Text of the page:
BJP's 'Rath Yatra' halted! Court to review order

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BJP's 'Rath Yatra' halted! Court to review order
BJP's 'Rath Yatra' halted! Court to review order

Kolkata : The BJP's plans to take out Rath yatra rallies christened 'Save democracy rallies' in West Bengal again hit a roadblock, with a Calcutta High Court division bench on Friday quashing the order of a single bench that gave the conditional go-ahead to the programme.

The division bench comprising Chief Justice Debasish Kargupta and Justice Shampa Sarkar sent the case back to the single bench with a directive that the latter consider the intelligence inputs provided by the state agencies.

The Mamata Banerjee government had moved an appeal at the division bench against Thursday's single bench order and sought urgent hearing.

While setting aside the single bench's order, the division bench directed it to study afresh the 36 intelligence inputs from 31 police stations and five police commissionerates submitted by the state government before it.

The ruling came after state advocate general Kishore Dutta argued that the single bench had not considered the intelligence inputs and returned to the government without opening the sealed cover in which the inputs were given.

Dutta said the intelligence inputs had apprehended communal disturbances if the BJP's proposed programme was given the green light.

In an interesting development, senior Congress leader Abhishek Manu Singhvi pleaded as a counsel of the Director General of Police and the additional director general (law and order) and argued that the rally and the reception part of the programme would lead to huge traffic bottlenecks, inconveniencing commuters.

Sanghvi said with the BJP submitting that 1,500 people would take part in each of the three Rath Yatra rallies in the state, there would be a kilometre long bus convoy in each case, jeopardising vehicular movement. He said the police have no objection to the holding of meetings, and pointed out that nearly 2,100 such political meetings called by the saffron outfit in the last two years have got the nod in the state.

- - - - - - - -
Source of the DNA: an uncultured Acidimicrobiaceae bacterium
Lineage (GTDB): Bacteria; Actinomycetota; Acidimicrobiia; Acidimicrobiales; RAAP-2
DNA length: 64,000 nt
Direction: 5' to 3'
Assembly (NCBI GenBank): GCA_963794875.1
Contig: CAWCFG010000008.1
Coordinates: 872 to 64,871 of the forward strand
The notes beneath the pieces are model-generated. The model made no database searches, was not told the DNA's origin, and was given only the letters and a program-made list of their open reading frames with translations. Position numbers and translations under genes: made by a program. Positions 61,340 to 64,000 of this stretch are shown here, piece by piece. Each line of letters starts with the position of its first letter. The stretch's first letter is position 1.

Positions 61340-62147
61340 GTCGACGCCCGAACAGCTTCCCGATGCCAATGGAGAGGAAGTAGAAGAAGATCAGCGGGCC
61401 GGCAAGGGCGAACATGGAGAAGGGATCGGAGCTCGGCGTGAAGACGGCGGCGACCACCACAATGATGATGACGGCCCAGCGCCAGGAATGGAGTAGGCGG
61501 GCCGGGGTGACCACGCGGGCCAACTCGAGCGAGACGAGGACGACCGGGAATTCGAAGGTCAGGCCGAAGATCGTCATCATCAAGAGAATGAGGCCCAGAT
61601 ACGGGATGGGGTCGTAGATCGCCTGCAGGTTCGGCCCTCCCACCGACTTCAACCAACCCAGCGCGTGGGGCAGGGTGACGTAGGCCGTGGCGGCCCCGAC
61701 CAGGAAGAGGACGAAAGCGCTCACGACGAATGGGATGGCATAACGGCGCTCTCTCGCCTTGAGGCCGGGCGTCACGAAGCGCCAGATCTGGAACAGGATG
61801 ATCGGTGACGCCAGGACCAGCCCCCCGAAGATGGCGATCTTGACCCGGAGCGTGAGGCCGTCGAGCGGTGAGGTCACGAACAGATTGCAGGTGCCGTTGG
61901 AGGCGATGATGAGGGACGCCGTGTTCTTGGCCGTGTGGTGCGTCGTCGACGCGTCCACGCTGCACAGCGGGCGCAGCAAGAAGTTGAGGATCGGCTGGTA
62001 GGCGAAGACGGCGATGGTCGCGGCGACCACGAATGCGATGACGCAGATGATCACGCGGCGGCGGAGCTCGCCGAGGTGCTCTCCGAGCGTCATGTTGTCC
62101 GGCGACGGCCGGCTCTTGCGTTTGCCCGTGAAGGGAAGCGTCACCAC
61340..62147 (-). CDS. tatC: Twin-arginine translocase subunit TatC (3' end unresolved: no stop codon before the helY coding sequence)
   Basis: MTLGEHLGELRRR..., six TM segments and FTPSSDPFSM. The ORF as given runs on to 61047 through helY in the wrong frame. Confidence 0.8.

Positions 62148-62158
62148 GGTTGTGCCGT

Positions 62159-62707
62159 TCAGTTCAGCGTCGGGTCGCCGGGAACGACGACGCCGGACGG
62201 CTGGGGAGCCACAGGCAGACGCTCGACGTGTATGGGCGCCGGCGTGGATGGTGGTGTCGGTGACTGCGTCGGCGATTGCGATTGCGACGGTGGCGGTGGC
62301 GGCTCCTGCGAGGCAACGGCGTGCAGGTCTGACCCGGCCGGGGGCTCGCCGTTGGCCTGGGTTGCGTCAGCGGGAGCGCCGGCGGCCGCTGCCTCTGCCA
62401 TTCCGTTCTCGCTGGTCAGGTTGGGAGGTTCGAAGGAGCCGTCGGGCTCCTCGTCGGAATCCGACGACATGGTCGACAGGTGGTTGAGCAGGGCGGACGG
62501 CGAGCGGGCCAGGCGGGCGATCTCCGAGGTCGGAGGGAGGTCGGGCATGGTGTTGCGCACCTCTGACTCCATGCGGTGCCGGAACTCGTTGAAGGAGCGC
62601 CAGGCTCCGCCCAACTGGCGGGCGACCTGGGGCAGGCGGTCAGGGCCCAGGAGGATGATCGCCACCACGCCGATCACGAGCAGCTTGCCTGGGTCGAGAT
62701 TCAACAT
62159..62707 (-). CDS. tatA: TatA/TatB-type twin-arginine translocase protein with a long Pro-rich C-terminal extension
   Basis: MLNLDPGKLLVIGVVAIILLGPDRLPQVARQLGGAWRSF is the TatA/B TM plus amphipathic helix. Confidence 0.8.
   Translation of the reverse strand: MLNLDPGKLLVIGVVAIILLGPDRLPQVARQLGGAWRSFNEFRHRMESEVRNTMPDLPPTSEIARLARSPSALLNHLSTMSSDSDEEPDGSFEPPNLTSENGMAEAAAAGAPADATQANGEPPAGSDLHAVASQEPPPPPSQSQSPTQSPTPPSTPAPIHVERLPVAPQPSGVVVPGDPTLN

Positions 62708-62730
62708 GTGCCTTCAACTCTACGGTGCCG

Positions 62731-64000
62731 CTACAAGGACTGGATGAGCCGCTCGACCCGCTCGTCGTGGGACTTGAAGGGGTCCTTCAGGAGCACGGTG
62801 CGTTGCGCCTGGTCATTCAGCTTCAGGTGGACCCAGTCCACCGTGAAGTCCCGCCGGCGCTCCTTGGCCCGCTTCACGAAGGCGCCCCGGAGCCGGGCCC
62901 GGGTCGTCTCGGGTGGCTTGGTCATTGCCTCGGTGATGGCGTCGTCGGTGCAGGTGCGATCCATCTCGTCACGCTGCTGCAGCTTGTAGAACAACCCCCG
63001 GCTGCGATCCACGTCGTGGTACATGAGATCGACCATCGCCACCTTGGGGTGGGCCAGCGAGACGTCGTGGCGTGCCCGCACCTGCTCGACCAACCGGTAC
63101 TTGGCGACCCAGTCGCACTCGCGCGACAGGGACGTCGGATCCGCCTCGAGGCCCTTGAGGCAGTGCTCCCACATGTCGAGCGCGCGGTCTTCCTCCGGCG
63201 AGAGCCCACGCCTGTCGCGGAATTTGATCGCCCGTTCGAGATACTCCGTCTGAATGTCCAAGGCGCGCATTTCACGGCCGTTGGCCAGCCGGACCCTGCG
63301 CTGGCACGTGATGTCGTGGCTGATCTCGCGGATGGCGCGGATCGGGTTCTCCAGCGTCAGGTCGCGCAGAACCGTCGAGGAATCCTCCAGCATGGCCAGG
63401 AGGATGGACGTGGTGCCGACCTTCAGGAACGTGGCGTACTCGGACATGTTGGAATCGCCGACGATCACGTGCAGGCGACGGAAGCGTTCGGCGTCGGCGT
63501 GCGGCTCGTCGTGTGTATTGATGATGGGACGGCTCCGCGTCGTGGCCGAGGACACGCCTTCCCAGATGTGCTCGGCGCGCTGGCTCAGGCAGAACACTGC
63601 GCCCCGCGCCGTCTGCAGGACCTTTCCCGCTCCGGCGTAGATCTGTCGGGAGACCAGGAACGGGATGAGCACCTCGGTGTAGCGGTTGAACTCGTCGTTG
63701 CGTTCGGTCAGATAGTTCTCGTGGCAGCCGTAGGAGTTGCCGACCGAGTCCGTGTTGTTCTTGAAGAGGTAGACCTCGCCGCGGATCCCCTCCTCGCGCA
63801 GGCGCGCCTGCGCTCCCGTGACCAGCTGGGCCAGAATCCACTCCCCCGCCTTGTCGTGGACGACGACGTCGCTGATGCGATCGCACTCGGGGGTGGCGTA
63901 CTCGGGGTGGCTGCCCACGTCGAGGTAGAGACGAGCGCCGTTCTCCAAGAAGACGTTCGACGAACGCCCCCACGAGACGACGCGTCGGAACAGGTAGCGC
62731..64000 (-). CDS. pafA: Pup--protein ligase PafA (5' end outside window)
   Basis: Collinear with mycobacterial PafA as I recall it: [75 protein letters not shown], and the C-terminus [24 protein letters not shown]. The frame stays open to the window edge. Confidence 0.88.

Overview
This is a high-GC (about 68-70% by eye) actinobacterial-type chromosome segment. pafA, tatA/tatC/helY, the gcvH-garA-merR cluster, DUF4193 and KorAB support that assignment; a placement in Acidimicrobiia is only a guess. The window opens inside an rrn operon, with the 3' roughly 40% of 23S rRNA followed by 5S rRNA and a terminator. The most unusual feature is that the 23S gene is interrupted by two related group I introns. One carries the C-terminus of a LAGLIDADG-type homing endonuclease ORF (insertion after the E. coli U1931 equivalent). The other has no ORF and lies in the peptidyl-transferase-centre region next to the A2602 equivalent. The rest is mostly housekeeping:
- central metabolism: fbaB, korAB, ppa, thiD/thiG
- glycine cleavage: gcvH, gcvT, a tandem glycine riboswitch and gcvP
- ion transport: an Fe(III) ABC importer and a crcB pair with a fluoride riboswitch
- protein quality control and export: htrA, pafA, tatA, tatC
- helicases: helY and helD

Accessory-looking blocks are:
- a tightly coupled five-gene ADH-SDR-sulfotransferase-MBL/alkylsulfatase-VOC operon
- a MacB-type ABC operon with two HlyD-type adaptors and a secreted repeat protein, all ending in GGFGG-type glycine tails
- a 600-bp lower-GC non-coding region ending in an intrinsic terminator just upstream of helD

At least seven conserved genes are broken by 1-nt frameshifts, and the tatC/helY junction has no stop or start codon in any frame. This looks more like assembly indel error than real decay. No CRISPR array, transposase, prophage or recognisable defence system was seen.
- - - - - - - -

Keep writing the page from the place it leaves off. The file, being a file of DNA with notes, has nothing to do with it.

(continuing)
The police's objection was about the rally and reception part of the programme that could cause traffic chaos, he argued.

On Thursday, acting on a petition filed by the BJP against the government refusing permission for the rallies, the bench of Justice Tapobrata Chakraborty had given conditional permission to the programme, saying the organisers will be liable for any untoward incident or damage to public property.

The state government had last week rejected BJP's plea to hold the 'Rath Yatra', arguing there was "grave apprehension of major breach of peace and communal violence during and in the aftermath" of the programme.

The BJP had moved a single bench of the Calcutta High Court on December 17 after the Bengal government's decision and proposed December 22, 24 and 26 as fresh dates for the three Rath Yatra rallies.

The BJP was originally scheduled to hold three Rath Yatra rallies from north Bengal's Cooch Behar, South 24 Parganas district's Gangasagar and Birbhum district's temple town of Tarapith, flagged off by party president Amit Shah on December 7, 9 and 14 respectively. These rallies were meant to touch all 42 Lok Sabha constituencies in the state before converging at Kolkata in January.

Welcoming the order, the ruling Trinamool Congress said the BJP's plans to create unrest in the state would not succeed.

"We have full faith in the judiciary. The Rath Yatra is turning out to be the JP's bidai yatra (farewell rally). They don't have people with them. They want to foment trouble. Their eyes are on the chair, and not on the people. But they will not succeed," said Trinamool secretry general and state education and parliamentary affairs minister Partha Chatterjee.

BJP state vice president Jay Prakash Majumdar said his party would decide whether to approach the single bench of the High Court or move the Supreme Court.

"This government's constant objective is to not allow the opposition parties to hold their programmes. They are denying all democratic rights to the opposition," he said.